East End Matters...
As we head toward the end of summer, the last few weeks on the east end has shown some of the best of those who live here. Volunteers came together and donations poured in as the 101 Precinct and its community council ran two successful events at O’Donohue Park this month.
First there was the National Night Out Against Crime on Tuesday, August 3. At the August 18 council meeting the commanding officer of the precinct, Captain Michael Lipetri, said of the event, “It was crowded. It was great.” He credited council president Justin Cauley and vice president Denean Ferguson for the wonderful job they did. On August 20 the NYPD’s annual Resource Day was seven hours of information, fun, games, entertainment and food. Again, the community council leaders pulled off a wonderful event. But accolades must also go to those who gave donations of merchandise or of themselves at both events this month.
Apparently Arverne East has gone south. The hopes of building on the bungalow-filled land bulldozed during the administration of Mayor John Lindsey and left vacant ever since, seems once again be a pipedream. It took a bit of Googling, but a little history of the on-again, off-again so-called renaissance of the Arverne area was found on http://www.farrockaway.com- /arverne renaissance.html.
To sum it up, in 1964, city government decided that Arverne needed an urban renewal project. With apparently no plan of what to do next, the city sent in the bulldozers and gone were the bungalows and hotels that once stood there. From approximately Beach 34 Street west, vacant land, now overgrown with foliage, comprises the Arverne Urban Renewal area. Except, there has been mostly no renewal. Arverne by the Sea is still springing up with new homes on part of the area, but that is all. For the people who live east of Beach 59 Street, urban renewal are just words and promises that come every decade or so.
Hey, remember Technodome. That was supposed to be a combination casino, amusement park and sports entertainment center. According to reports at the time in the Daily News, there was even a suggestion that the land could house a mobile home park for those visiting the attraction. Thankfully, that idea went down the drain due to opposition by area residents and a lack of money on the part of the Canadian developer.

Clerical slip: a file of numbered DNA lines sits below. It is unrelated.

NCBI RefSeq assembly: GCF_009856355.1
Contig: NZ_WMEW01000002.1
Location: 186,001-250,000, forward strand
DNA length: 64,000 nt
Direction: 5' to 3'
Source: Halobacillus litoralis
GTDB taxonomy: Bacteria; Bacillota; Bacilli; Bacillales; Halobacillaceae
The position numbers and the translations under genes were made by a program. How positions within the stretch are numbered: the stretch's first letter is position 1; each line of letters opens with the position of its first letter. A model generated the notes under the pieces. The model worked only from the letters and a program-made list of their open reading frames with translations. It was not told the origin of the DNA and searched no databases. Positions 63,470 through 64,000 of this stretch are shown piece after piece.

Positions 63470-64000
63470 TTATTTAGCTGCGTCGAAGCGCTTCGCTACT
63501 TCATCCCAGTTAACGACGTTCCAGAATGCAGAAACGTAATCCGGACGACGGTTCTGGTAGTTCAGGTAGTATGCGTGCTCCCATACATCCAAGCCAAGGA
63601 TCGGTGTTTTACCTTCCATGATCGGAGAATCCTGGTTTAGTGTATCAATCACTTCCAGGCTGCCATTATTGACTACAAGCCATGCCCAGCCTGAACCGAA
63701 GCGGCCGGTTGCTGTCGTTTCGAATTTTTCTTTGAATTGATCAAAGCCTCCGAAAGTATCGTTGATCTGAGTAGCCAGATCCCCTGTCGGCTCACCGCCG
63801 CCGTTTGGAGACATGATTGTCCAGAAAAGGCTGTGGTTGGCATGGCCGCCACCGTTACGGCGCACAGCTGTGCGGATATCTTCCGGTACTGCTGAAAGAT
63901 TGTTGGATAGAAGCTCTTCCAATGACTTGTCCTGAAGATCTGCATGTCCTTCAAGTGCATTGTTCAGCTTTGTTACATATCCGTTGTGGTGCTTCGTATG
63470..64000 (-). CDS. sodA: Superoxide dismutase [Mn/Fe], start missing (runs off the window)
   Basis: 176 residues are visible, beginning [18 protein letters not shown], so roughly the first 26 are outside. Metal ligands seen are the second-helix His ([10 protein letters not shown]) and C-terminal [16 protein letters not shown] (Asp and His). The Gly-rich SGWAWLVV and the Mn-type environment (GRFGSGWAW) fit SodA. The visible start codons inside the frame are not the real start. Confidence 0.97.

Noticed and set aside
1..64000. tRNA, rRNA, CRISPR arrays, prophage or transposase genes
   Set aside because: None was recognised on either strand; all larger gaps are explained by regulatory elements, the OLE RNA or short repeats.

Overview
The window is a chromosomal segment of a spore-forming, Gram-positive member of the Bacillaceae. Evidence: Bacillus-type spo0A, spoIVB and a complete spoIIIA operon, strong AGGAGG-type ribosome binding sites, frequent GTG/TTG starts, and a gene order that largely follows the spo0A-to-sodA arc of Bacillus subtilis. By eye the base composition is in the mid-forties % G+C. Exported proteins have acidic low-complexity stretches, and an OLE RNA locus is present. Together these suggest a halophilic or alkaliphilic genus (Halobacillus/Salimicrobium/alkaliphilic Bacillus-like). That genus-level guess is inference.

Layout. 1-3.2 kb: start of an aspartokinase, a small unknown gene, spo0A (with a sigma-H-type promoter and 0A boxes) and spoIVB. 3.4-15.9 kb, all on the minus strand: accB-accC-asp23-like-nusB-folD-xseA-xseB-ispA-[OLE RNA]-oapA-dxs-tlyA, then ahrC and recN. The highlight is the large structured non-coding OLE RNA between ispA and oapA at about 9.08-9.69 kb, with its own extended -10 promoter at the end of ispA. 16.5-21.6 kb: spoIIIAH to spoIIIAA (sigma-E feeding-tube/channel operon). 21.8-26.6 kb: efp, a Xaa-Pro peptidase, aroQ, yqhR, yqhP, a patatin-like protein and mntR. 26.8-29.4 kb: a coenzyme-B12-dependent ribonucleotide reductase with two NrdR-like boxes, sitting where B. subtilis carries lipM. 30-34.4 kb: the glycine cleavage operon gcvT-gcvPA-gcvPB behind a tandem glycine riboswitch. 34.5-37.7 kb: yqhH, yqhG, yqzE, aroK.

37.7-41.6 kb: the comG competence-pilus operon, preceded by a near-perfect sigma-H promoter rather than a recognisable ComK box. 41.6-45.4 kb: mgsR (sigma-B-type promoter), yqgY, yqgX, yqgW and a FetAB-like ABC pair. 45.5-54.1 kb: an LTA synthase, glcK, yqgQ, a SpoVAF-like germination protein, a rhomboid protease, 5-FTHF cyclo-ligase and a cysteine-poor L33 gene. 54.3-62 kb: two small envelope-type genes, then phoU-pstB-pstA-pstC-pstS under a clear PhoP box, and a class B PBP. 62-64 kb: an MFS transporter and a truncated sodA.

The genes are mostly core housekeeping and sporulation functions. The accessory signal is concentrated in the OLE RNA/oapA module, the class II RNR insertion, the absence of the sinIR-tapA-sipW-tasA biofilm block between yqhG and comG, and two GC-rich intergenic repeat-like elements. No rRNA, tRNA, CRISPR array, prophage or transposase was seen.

What is going on in Rockaway is great for the specific areas under development, but can any real renewal be accomplished when developers only care about their little piece of land and not the rest of the community?
Developers build new homes on the beach side and forget about the neighborhood just a couple of blocks north of that area, towards the bay.
Renewal and revitalization do not reach those already living in the area, just those new residents who are moving in to Rockaway. I’ve been inside the grounds of Arverne by the Sea. You wouldn’t think you were in Rockaway, except for the possible sighting of a subway train in between the homes. But, go outside and turn your back to the homes and the beach and you will see an area that is being left behind even as the developers continue to build new homes south of the area.
Yes, I know there is going to be a Stop and Shop and a Y, as well as other amenities, but will those amenities touch the lives of the majority of those who have lived in the area for so long, or will it create a divide between newcomers who will not need to venture into the ‘other part’ of the area they live in and long-time residents who believed urban renewal meant things would change for the better for them.
I have nothing against the Benjamin Beechwood – the developers at Arverne by the Sea. I even know someone who lives there. I just think that developers, any developers, should figure out a way to help current residents’ living conditions in addition to luring in newcomers to buy new homes.